The Ultrastructure Of Southern Pine Bordered Pit Membranes As Revealed By Specialized Drying Techniques
The study of the mature bordered pit membrane from three species revealed that there were no major differences in ultrastructure. The pit membrane consists of an imperforated torus and a margo with considerable variation in porosity. Springwood pit membranes from the sapwood were rarely incrusted, whereas summerwood pit membranes from both the sapwood and heartwood were heavily incrusted.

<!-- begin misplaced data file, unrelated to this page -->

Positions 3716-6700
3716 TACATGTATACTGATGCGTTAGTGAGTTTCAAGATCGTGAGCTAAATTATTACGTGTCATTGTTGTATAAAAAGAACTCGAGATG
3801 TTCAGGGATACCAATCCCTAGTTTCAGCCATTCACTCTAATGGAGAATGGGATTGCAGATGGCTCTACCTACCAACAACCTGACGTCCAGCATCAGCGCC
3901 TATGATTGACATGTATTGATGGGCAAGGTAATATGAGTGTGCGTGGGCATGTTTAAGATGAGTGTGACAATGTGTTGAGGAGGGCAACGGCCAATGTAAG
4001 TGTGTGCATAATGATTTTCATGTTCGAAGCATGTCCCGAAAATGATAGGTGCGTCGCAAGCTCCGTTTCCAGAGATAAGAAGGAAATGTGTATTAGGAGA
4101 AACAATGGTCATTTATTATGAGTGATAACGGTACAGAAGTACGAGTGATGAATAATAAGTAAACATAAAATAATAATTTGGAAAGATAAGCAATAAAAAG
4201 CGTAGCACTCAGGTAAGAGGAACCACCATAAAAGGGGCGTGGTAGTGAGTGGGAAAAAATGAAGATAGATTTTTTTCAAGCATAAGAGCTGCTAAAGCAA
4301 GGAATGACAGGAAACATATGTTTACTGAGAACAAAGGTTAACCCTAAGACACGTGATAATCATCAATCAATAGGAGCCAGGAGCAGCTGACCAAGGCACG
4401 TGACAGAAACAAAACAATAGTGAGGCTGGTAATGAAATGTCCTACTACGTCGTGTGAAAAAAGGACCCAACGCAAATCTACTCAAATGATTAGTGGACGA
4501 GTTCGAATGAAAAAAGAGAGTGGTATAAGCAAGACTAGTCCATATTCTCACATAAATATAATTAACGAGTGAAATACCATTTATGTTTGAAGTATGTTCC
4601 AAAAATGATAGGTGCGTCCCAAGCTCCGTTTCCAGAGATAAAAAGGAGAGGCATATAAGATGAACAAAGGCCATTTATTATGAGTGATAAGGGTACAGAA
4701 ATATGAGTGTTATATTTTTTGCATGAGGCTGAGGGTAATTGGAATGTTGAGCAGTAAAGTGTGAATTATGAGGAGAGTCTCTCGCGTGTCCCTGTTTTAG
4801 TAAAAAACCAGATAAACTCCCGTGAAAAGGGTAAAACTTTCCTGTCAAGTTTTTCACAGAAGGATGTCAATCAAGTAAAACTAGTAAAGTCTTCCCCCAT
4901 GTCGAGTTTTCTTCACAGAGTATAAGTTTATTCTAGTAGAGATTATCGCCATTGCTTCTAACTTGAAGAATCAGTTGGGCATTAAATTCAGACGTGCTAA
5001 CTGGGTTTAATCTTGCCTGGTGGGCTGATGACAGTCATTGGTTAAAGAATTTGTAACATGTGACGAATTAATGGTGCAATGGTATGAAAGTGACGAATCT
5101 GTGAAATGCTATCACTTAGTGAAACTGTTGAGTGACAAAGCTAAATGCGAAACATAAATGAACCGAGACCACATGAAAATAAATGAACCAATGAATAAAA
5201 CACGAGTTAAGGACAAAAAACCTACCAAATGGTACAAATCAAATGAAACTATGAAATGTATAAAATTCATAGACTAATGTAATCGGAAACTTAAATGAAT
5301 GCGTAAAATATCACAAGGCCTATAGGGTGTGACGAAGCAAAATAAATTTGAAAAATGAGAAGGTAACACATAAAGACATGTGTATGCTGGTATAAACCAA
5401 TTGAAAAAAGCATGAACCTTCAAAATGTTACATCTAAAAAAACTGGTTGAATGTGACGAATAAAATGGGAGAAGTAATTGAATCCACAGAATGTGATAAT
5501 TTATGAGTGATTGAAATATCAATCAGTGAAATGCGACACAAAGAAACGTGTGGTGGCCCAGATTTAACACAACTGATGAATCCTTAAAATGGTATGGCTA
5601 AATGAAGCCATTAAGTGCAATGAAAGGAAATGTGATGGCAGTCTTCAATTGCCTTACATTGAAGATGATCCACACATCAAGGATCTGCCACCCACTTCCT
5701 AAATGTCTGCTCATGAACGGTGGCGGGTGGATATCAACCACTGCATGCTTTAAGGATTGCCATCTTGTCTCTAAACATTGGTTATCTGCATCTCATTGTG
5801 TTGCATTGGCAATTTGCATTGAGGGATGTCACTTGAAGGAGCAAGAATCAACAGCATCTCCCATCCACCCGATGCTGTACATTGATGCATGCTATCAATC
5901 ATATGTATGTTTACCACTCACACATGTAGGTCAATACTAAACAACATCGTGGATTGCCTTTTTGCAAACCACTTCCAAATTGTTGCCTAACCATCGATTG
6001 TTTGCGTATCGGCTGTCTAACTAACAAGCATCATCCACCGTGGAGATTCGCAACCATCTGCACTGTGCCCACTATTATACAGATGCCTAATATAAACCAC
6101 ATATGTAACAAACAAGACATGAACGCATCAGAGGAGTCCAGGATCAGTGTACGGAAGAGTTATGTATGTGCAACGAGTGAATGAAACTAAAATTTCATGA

The use of specialized drying techniques, specifically solvent-exchange, critical-point, and freeze-drying techniques, prevented pit aspiration and permitted a detailed study of the pit membrane. Since the margo structure was not altered to any substantial degree by the different drying systems, it appears that the surface tension of the evaporating liquid is important only with regard to pit aspiration. A study of trees from several age classes showed the decrease of the number of margo microfibrils to be related to the age of the wood rather than to the time of formation. The mechanism of the deterioration process was not determined.
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